Rafidi to remain jailed as case proceeds
By Peter H. Milliken
U.S. Magistrate George J. Limbert on Tuesday ordered that George Rafidi, 60, of Lordstown, owner of the Breaden Market on Youngstown’s South Side, remain jailed without bond pending further proceedings in a case where Rafidi is charged with assaulting, resisting or impeding a federal officer.
“I feel he is a danger to the community,” Limbert said before ordering that Rafidi remain detained and that he be bound over to a federal grand jury. Limbert also said he found the authorities had probable cause to arrest Rafidi.
Rafidi pointed a .357-caliber revolver twice at law- enforcement officers before Lordstown Detective Christopher Bordonaro fired several shots at Rafidi, according to Daniel K. DeVille, a deputy U.S. Marshal.
Rafidi retreated into his Pleasant Valley Drive home before emerging and surrendering a minute or two later, DeVille testified during the 45-minute detention hearing.
The 1:10 p.m. Oct. 8 confrontation occurred as federal agents of the Marshal’s Service, Immigration and Customs Enforcement and Department of Agriculture served a search warrant at Rafidi’s residence in connection with a food-stamp- fraud investigation, DeVille testified.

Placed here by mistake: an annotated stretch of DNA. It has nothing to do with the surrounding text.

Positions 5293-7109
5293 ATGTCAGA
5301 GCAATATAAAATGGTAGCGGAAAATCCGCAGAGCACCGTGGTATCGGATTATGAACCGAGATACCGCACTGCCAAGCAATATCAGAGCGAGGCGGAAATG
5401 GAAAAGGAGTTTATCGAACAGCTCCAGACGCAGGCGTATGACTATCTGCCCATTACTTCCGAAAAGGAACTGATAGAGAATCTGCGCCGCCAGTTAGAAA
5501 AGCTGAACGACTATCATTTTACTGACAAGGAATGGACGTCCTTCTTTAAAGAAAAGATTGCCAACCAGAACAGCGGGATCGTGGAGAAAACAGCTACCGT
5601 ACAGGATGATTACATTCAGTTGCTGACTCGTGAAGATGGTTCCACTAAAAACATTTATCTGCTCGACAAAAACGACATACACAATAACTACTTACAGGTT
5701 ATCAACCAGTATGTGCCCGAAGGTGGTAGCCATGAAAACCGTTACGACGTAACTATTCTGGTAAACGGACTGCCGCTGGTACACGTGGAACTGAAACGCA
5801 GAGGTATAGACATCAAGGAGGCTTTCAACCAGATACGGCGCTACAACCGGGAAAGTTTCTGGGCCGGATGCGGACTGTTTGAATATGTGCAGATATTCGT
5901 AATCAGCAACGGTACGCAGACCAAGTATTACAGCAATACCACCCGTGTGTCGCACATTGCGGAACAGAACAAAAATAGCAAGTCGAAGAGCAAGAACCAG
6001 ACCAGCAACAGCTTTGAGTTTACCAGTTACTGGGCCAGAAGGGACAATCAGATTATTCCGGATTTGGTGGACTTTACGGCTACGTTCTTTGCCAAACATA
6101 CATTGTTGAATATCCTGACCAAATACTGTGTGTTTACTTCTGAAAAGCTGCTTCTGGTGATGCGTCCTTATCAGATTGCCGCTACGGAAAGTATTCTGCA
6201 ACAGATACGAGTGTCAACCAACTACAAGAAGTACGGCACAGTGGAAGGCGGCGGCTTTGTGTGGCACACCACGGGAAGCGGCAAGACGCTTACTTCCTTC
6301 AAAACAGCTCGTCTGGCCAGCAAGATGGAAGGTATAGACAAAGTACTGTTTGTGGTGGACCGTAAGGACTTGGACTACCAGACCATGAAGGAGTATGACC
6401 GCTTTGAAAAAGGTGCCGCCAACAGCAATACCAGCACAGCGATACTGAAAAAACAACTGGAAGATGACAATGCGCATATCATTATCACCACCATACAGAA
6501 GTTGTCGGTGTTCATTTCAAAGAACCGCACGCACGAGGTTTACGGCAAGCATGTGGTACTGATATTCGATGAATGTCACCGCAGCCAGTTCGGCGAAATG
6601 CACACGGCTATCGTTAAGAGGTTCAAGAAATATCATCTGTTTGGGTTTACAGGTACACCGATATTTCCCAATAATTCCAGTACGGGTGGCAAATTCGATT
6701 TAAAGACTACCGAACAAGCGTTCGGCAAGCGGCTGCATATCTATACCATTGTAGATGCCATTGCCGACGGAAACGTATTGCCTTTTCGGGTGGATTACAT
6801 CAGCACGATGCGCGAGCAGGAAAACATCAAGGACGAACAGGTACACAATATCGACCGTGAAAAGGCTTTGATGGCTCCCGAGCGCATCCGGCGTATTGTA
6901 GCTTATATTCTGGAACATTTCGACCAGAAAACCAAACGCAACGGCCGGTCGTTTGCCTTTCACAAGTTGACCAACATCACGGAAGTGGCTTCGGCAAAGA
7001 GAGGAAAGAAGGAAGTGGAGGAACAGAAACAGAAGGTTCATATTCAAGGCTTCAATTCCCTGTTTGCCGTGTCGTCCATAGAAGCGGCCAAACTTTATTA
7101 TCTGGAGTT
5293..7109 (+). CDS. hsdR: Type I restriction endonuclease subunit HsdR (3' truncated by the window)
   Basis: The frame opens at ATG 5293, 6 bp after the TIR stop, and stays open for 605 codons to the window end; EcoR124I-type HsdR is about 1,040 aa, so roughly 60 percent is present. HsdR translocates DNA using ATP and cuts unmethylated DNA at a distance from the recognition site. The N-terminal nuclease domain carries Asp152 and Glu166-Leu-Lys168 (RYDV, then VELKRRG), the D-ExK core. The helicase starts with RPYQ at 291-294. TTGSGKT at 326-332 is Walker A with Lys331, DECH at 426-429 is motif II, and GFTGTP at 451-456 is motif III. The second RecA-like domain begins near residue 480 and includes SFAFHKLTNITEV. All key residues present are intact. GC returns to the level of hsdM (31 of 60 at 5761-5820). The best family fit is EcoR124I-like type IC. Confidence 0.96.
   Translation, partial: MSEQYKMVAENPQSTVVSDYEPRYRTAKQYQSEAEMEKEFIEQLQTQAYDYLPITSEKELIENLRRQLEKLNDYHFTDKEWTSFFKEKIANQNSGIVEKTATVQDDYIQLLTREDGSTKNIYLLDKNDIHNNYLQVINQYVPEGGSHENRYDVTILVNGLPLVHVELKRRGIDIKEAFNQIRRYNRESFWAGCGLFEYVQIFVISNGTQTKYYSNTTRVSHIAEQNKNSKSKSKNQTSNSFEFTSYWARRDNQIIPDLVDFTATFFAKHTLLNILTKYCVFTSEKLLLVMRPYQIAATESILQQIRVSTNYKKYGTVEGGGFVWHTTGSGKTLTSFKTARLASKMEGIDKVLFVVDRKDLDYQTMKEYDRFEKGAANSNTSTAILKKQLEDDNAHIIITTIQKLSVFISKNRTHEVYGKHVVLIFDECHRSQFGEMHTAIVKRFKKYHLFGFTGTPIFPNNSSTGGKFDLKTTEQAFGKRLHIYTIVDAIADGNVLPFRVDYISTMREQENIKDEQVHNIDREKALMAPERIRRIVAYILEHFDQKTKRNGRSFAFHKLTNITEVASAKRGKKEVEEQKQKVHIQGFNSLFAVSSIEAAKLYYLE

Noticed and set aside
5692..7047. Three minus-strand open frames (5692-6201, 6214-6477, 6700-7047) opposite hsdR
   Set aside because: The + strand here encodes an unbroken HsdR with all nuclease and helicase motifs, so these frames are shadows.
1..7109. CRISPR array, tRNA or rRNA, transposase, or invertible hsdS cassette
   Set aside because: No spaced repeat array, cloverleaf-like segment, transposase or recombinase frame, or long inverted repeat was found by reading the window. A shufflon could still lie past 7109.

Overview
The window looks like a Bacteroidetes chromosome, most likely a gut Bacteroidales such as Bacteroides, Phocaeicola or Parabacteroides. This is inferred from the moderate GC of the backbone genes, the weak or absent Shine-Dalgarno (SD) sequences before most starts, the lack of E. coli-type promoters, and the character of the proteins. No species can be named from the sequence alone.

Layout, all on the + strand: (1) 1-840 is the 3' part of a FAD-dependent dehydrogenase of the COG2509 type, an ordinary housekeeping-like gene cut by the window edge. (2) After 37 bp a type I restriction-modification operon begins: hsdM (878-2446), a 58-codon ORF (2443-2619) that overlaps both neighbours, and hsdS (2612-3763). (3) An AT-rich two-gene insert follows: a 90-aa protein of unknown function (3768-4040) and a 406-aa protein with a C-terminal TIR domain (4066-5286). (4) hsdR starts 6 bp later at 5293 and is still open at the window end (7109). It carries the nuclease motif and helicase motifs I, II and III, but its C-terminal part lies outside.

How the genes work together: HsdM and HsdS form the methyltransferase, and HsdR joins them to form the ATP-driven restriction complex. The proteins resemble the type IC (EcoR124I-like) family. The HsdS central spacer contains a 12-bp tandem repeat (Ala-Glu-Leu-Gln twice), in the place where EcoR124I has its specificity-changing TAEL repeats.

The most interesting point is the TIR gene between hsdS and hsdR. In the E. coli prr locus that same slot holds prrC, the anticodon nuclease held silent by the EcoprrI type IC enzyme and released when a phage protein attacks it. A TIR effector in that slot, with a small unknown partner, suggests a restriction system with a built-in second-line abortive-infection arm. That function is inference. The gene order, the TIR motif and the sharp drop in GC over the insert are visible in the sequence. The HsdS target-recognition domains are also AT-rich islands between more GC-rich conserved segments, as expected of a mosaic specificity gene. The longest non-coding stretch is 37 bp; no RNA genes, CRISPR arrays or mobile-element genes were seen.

Rafidi, awakened by agents knocking on his door, was not hit by the gunfire, but a USDA agent jumped off Rafidi’s porch and injured his shoulder. Nobody else was hurt in the confrontation, according to an affidavit DeVille filed with the court.
Rafidi’s lawyer, Dennis A. DiMartino, acknowledged that his client was armed when he answered the door, but said his client had suffered a hearing loss as a result of a stroke.
“I don’t think George Rafidi knew who was at his door,” when he was awakened, DiMartino said, adding that Rafidi resides in a semi-rural area that has experienced home invasions.
DiMartino urged the magistrate to release Rafidi from Mahoning County jail on bond and on electronically monitored house arrest because of Rafidi’s multiple health problems.
DiMartino also said Rafidi is a lifelong area resident with a large extended family, which was well-represented in the courtroom.
However, David M. Toepfer, the Youngstown-based assistant U.S. attorney prosecuting the case, said: “I don’t think it’s a credible argument to say he didn’t know who was at the front door.”
Toepfer also said: “The very act of pointing a weapon at someone is assault under federal law. ... Anyone who points a gun at law-enforcement officers is certainly a danger to the community.”
DeVille testified that all of the 10 law-enforcement officers present for the execution of the search warrant were either uniformed or wearing large identifying wording on their clothing. He also said there were marked Lordstown police cruisers at the scene.
DeVille said officers recovered a gun with six unfired rounds in Rafidi’s residence, which matched the “big silver revolver” they saw at the door.